© 2017 A. D. Grauer and ℗ 2017 A. D. Grauer


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343-Mars Window


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Published PRX March 30, 2017
Recorded March 18, 2017

Every 26 months a window in time opens up for travel between the Earth and Mars, as they achieve ideal positions in their respective orbits about our Sun.  Right now, on Earth, humans are preparing a small fleet of rockets which are scheduled to be launched towards the red planet during the July/August 2020 launch time window. NASA and JPL are preparing a car sized, 2020 rover, which will continue to expand the work of their successful Curiosity rover which has revolutionized our knowledge of the surface geology of Mars.  The NASA/JPL 2020 rover is designed to take our search for life to a new level. The European space agency plans to use a Russian Proton rocket to take its ExoMars rover to the red planet where it will search for microbial life by drilling up to 6 feet below the surface to obtain samples.  Elon Musk's SpaceX company has scheduled it's 2018 launch of an unmanned Red Dragon landing capsule to Mars into the 2020 window.  The Red Dragon landing program is designed to develop techniques for  landing the heavy payloads on Mars which will be necessary for humans colonists to make a foothold there.  China is planning to use the 2020 window to send its trio of an orbiter, a lander, and a small rover to prepare for a sample and return mission to the red planet a decade later.  The United Arab Emirates will use the 2020 window to launch it's Hope Mars orbiter to help to contribute to science and celebrate the 50th anniversary of its founding.  

Join in the exploration of the red planet by visiting the NASA Mars Curiosity website.

For Travelers in the Night this is Dr. Al Grauer.
Go to travelersinthenight.org program 343 for more information.
© 2017 A. D. Grauer and ℗ 2017 A. D. Grauer

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344-Gnats

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Published PRX March 30, 2017
Recorded March 18, 2017

Near Earth Asteroids or NEAs which are accessible are those objects whose orbits bring them close to Earth at speeds which are reachable by our rockets. They are potential space mission targets for science as well as for asteroid mining to obtain the raw materials necessary for humans to colonize space.

Lindley Johnson, the NASA Planetary Defense Officer, commented  
"While looking at the animation of accessible NEAs moving in their orbits along with Earth about the Sun, it reminded me of a cloud of gnats swarming around the porch light on a summer’s eve. " This observation prompted the creation of the acronym N H A T S, for the Near-Earth Object Human Space Flight Accessible Targets Study, to be pronounced "gnats" like the insects.

Brent Barbee, an aerospace engineer at NASA's Goddard Space Flight Center, is the driving force behind the NHATS ["gnats"] accessible asteroid's website and other activities which seek to keep track of accessible asteroids, determine their properties, and rapidly notify the observing community about objects for which additional data is needed.  

The NHATS ["gnats"] website, hosted in cooperation with JPL's Center for NEO Studies website, contains tools which provide mission planning details  for newly discovered space rocks.     Planetary Resources and other space mining companies are planning to rendezvous with accessible asteroids and obtain water, metals, and other materials which can be used to support human space operations.  With nearly 2000 asteroids of all sizes on its website, the NHATS ["Gnats"] program is an important component in this effort.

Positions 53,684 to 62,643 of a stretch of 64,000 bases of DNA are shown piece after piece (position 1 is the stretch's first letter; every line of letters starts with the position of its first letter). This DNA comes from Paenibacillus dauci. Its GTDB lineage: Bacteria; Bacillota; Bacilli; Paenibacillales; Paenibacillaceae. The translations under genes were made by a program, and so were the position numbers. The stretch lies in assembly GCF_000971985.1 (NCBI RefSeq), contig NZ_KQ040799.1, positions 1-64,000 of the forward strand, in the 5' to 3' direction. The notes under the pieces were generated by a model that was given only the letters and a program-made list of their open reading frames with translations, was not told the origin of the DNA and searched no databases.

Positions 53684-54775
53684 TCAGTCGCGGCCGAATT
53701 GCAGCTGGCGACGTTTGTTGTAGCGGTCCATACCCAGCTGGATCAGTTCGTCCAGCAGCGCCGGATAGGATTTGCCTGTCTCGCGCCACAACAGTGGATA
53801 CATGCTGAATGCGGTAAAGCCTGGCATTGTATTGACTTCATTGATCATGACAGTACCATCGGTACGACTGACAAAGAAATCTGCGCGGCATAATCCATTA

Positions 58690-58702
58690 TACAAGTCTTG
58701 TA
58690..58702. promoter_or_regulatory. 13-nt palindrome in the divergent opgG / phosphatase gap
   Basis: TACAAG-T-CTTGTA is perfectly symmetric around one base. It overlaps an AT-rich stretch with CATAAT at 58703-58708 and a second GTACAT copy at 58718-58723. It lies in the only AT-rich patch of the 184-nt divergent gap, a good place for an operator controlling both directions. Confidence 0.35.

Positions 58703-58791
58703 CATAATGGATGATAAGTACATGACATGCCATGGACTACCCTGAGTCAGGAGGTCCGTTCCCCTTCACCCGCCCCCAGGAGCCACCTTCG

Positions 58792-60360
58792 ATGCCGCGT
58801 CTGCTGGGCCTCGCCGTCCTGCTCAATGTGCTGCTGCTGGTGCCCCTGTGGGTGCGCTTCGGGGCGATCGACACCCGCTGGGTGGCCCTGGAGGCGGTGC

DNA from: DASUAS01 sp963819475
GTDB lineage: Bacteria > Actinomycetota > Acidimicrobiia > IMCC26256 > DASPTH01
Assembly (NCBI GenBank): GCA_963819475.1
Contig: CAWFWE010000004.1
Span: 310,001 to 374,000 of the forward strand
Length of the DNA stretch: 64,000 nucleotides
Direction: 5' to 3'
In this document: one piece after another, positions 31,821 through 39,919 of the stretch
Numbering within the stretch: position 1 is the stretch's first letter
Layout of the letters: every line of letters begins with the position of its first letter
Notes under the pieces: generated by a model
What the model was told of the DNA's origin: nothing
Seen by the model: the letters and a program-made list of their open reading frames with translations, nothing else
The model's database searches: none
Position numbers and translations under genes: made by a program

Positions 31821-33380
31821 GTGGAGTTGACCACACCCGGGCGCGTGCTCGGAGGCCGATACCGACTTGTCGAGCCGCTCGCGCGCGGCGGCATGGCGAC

For Travelers in the Night this is Dr. Al Grauer.
Go to travelersinthenight.org program 344 for more information.
© 2017 A. D. Grauer and ℗ 2017 A. D. Grauer


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345-364 Days

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Published PRX April 7, 2017
Recorded April 07, 2017

My Catalina Sky Survey teammate Greg Leonard was using the University of Arizona's 60 inch telescope atop Mt. Lemmon when he discovered a 50 foot diameter asteroid with an orbital period around the Sun of 364.4 days.  After the discovery observations were posted this small asteroid was observed by telescopes in Arizona, Illinois, Ohio, England, New Mexico, New Zealand, Japan, France, and Australia.  Greg's new space rock, 2017 FZ2, follows a path which crosses Earth's orbit twice a year as it moves from near the planet Venus's orbit to halfway to the path of Mars around the Sun.  Most of the time it is so far away and dim that asteroid hunters are unable to track it.  In 2017 it made an unusually close approach to us coming less than two times the Moon's distance from our home planet.  There are likely to be tens of millions of small asteroids like 2017 FZ2 which come near us.  About four times a century one of them enters our atmosphere producing an airburst equivalent to 82,000 tons of TNT exploding at an altitude a bit more than twice the height airliners fly.   If you are lucky enough to observe it in the night sky you would be treated to a fantastic light show.  Sometimes humans witnessing such an event are able to find pieces of the parent object on the ground.  There are more than 1,100 documented events like this called meteorite falls as opposed to meteorite finds which are space rocks which landed unobserved and are later found on the Earth's surface.